NUTLEY, NJ - Nutley High School Class of 2018 Salutatorian Saira Somnay told her classmates to 'focus on what you can positively impact' as her classmates prepared to go to college, enter the workforce, or serve in the military. 

Her address to students included the power of music, inspiration from teachers, and gratitude for those who supported her along the way. 

TAPinto Nutley obtained Somnay's address to the Nutley High School Class of 2018: 

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"Good evening and welcome administrators, Board members, friends, family, teachers and fellow classmates.

First things first, congratulations to Nutley High School’s Class of 2018! I am truly honored to be speaking at such a joyous and momentous occasion. In exchange for the memories I have made here, I hope I am able to leave each of you with one, last, small, meaningful memory.

When tasked with writing this speech, I struggled with what to say. I was advised to write a five minute speech which would be due by a certain week in June. Before I knew it, that week came faster than I expected. How was I to take the last four years as a student of Nutley High School with my individual experience and connect with my classmates and this entire audience, most of whom I’ve never met?

I sat staring at a blank document. As always, when completing homework or writing assignments, I had music playing in the background (a habit my dad has always been concerned about). Well this time, its use was invaluable to me. When the song “When You Were Young” by The Killers came on, I was finally struck with a message I wanted to share with you all today. It is the message or lesson that has made me who I am today. Usually, when I discover a song I enjoy, I listen to it repeatedly until I can’t listen to it anymore, something I’m sure many of you do as well. However, I can never get sick of this song. After getting caught up with the catchy riffs and choral refrains, the song’s message shined through and has stuck with me.

With lyrics such as “Like you imagined when you were young,” “You sit there in your heartache” and “Easy now, watch it go,” I was able to easily connect and appease the turbulent and changing shifts of junior and senior year with the song’s interesting message: everything is not going to be as perfect as we picture it “When [we] were young.” And therefore, one should not overdramatize or dwell on situations that go awry, simply deal with them and make the most out of what we’re given. Calmly “arrange whatever pieces come your way.” 

Though the song and its message is somewhat simplistic, extending its themes leads to an even more complex, perhaps melancholic, lesson; given that, I debated whether or not to include it in my speech. However, I ultimately decided to do so since I felt that it was in keeping with the bittersweet air that surrounds us all today. As it is not my intention to sugarcoat, I will offer this message to you. Something that we have no control over is TIME. In fact, as my dad always reminds me, it’s truly the only thing we do not have an unlimited amount of; money, friends and even love can come and go, but time only goes.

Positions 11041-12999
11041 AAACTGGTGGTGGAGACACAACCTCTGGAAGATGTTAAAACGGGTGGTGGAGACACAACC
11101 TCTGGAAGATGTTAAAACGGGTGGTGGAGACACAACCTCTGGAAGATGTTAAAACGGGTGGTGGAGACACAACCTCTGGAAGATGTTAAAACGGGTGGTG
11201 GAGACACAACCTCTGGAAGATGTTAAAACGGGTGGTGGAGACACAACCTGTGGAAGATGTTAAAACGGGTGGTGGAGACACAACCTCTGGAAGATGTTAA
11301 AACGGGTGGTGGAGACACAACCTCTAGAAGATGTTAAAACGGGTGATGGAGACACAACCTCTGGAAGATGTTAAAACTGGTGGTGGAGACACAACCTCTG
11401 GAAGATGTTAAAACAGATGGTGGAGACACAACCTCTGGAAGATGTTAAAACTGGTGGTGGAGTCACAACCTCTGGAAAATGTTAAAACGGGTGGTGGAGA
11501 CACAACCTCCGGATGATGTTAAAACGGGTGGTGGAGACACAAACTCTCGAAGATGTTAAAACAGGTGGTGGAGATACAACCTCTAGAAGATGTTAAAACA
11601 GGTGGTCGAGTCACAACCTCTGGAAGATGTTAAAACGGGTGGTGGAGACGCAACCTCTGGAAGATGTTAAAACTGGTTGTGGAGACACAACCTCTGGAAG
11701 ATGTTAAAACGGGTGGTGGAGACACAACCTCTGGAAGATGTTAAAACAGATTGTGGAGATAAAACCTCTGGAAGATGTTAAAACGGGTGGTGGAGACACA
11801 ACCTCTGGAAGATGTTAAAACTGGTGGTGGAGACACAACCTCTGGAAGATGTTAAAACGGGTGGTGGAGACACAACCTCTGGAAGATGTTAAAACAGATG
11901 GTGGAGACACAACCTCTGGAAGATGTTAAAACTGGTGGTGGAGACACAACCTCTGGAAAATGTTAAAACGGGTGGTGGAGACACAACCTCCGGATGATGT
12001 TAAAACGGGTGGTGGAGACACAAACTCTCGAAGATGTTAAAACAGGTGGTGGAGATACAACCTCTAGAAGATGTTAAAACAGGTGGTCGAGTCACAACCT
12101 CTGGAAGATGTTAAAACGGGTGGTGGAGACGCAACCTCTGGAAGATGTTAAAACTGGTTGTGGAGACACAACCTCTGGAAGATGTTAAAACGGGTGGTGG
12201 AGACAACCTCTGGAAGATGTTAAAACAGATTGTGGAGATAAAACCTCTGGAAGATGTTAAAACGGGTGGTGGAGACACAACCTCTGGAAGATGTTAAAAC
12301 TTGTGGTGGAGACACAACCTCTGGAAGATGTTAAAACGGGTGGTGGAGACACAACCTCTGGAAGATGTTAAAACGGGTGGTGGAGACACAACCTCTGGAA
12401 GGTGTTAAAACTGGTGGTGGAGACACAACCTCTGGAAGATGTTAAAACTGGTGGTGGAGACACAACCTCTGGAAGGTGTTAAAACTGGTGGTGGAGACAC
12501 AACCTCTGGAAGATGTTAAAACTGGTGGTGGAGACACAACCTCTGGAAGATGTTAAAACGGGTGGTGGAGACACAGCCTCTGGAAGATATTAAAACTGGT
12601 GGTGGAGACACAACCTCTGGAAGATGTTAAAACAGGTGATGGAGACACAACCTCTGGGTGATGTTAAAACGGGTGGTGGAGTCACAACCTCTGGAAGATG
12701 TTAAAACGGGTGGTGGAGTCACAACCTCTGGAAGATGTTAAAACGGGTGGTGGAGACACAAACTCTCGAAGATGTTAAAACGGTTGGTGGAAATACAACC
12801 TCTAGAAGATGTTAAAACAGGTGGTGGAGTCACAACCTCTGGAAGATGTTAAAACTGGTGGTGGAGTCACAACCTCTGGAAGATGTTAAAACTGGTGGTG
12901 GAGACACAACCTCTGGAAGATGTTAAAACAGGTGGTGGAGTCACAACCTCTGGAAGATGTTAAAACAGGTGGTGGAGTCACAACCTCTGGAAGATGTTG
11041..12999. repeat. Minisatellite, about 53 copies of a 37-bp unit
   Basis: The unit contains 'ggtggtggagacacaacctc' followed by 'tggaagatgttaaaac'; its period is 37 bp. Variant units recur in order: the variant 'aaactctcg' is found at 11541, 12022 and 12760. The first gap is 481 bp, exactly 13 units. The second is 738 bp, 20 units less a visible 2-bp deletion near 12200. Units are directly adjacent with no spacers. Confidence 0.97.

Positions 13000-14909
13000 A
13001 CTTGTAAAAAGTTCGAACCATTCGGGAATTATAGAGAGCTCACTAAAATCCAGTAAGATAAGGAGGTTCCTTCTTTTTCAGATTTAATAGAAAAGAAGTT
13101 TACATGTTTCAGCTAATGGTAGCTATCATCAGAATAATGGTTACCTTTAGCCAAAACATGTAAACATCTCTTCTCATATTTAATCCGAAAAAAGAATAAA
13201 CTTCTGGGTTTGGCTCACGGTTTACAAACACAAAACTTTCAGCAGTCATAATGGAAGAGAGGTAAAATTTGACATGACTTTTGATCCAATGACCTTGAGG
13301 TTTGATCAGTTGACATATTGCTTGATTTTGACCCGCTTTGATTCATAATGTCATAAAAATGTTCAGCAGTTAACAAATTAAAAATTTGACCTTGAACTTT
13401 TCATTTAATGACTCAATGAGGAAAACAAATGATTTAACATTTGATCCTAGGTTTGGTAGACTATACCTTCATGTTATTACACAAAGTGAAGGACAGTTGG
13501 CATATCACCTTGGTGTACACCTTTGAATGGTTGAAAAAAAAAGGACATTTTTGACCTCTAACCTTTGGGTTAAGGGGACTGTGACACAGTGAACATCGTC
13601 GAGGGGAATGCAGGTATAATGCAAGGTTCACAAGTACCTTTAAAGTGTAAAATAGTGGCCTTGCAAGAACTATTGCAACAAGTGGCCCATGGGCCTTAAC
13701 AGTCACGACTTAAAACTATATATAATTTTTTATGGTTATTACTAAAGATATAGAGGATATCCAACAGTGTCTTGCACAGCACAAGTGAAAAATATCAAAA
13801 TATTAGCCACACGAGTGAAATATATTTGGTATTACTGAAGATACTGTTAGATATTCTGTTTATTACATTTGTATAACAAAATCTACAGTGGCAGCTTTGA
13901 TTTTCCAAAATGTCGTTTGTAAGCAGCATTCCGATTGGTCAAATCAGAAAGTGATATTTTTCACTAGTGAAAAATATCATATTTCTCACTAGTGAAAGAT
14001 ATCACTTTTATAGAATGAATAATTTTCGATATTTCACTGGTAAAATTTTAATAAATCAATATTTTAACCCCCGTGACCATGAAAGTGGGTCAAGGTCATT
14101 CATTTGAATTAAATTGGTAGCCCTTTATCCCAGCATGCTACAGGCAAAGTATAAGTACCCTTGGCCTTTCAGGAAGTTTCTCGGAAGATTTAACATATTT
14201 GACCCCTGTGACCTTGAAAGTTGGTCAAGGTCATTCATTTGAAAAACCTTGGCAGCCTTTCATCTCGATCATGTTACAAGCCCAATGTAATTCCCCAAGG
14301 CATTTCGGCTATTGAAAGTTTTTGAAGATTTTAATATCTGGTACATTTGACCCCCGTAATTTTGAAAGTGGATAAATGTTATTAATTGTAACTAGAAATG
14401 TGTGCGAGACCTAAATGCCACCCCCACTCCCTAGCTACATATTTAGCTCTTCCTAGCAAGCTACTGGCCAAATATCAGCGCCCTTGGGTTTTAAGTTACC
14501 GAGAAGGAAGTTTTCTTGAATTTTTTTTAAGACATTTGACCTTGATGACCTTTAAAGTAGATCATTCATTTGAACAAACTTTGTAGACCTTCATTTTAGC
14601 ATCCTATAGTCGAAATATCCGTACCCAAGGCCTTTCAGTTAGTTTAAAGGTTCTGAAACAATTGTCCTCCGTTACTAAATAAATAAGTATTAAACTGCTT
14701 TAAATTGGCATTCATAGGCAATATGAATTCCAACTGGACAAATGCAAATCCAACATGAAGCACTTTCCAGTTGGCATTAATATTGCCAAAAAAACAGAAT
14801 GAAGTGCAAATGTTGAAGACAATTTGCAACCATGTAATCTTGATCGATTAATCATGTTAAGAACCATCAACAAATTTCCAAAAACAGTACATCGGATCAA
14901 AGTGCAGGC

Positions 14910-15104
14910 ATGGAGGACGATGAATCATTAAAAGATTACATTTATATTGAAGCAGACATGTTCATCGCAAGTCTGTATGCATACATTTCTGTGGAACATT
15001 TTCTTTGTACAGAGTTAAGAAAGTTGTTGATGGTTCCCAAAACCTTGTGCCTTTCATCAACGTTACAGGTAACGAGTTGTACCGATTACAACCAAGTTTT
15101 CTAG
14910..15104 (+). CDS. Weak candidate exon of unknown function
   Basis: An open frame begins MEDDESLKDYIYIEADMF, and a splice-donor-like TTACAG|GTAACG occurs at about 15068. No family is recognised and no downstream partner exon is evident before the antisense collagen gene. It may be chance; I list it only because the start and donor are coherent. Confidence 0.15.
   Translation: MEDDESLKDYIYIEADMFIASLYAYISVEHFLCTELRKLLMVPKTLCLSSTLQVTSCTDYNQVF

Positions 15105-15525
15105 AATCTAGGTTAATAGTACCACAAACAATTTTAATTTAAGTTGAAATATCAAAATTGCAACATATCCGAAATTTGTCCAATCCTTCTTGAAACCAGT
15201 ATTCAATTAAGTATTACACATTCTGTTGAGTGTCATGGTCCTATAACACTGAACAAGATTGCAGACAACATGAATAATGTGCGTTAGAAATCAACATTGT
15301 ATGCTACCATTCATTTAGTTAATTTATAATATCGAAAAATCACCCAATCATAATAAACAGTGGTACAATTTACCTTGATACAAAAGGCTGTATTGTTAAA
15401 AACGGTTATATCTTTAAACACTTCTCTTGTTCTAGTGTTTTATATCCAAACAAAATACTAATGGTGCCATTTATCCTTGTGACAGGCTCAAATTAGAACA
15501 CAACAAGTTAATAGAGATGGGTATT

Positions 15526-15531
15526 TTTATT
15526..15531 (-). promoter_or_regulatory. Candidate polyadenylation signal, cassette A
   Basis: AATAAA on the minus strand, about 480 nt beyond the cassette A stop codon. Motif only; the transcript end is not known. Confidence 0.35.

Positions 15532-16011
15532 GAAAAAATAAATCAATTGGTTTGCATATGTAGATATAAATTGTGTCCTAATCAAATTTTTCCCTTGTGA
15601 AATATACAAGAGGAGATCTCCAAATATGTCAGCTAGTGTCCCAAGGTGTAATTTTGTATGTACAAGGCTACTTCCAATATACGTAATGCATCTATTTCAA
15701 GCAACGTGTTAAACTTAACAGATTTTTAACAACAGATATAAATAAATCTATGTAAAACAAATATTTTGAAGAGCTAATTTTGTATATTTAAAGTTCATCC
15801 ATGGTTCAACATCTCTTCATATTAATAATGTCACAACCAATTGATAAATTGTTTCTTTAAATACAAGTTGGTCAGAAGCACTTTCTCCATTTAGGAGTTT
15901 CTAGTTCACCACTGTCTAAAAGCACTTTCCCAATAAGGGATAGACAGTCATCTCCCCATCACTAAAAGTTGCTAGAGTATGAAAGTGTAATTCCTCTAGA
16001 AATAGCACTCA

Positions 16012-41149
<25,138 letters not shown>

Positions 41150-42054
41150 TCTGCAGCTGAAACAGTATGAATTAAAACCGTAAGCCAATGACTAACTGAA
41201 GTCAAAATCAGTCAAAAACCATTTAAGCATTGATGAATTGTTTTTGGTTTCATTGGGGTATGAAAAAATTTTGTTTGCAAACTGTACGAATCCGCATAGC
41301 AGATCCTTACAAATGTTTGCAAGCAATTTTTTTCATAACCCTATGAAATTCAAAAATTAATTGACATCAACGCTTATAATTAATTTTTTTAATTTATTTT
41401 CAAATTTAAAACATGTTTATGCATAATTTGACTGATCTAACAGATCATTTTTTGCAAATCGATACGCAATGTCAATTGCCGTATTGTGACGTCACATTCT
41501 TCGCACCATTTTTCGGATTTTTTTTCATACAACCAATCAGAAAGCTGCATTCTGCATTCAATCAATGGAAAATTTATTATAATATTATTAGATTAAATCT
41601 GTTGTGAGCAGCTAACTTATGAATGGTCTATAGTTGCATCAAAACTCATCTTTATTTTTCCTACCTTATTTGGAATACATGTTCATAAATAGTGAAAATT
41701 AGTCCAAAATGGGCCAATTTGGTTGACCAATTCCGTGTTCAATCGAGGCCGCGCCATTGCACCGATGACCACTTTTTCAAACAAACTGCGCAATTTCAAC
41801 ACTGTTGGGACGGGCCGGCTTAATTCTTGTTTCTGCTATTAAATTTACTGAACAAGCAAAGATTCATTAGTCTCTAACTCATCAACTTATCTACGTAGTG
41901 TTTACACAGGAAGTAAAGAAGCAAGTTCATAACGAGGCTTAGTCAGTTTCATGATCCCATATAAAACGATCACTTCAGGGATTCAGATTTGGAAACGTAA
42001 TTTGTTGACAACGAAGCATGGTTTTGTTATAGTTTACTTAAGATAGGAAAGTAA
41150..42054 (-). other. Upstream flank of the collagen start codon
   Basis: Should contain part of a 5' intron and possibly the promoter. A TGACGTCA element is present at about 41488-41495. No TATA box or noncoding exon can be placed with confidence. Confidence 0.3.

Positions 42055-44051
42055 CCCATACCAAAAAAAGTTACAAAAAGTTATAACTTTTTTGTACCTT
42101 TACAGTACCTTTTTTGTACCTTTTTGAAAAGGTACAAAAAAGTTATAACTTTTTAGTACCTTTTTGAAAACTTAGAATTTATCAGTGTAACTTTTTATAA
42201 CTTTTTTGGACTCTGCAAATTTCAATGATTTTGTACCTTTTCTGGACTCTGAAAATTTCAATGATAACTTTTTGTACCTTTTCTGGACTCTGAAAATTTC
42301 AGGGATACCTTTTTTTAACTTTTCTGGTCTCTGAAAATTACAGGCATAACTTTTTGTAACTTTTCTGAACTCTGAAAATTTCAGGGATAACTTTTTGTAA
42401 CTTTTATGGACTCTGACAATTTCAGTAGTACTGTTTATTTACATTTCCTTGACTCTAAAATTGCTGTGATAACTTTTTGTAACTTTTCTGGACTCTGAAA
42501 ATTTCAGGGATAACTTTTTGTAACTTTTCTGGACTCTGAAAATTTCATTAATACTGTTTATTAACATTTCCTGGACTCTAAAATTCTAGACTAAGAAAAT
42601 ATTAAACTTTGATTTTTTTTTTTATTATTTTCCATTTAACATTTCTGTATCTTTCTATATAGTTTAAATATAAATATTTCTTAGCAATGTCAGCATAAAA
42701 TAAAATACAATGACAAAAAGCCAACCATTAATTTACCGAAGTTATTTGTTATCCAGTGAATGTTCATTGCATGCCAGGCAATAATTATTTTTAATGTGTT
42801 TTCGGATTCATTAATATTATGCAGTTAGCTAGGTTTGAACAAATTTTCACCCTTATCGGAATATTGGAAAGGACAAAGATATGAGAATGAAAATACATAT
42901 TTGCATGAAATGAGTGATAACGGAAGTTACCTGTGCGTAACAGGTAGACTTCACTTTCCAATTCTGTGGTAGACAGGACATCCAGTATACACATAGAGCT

To us, sometimes time moves fast, and sometimes it moves slow. In reality, it’s all passing at the same speed, but it feels like it’s never passing at the speed we desire it to. This past year flew by in the blink of an eye, and the time we have  left before parting paths for college, work, and the armed forces feels fleeting. Since it seems like time is always working against us, we must learn to harness it and not waste it. Getting caught up in the past or stressing about the future won’t change anything, so push past it and prioritize what you can control. Better yet, take what time you have and focus on what you can positively impact.

Over the course of high school, especially the past two years, I’ve made an effort to incorporate this principle into my life. I still haven’t perfected it, but plan to use it as my guide as I navigate the inevitably choppy waters of college. So my hope is that all of you here today celebrating with us, most importantly my fellow graduates, consider this message and use it as you begin to make your marks on the world. Referencing what Noah has said about our journey through high school, it is clear that we’ve already done so much good, and I have no doubt we will all continue to do so after we leave the nurturing and inspiring environment of Nutley High School.

Speaking of inspiration, there are some people I would like to thank for inspiring me everyday. By the number of times I mentioned him in my speech, I think you all can tell my dad has had quite an influence over me. Dad, thank you for spending countless hours with me working on homework, practicing on the tennis court and sharing your quirky wisdom. I would also like to thank my mom. I hope to be even half the person you are and am forever grateful for your unwavering support on everything I do (and I apologize again for going so far away for college). Lolo and Lola, you always put my needs ahead of yours and I would not have made it through without your love and care. Finally, I would like to thank my stepdad, John, Miss Paino, all my teachers, and all my friends, especially Anna-Charlotte, Ruksar and Ashley, people who had a special hand in making my high school experience as amazing as it was.

And now, it is my great honor and pleasure to introduce to you someone who is a very close friend of mine. The Nutley High School Class of 2018 Valedictorian: Rauf Ural."

 

Related article: "The absence of comfort is the fuel of change" Nutley Valedictorian Rauf Ural tells Class of 2018

TAPinto Nutley will continue coverage of the Nutley High School Class of 2018 all week. 

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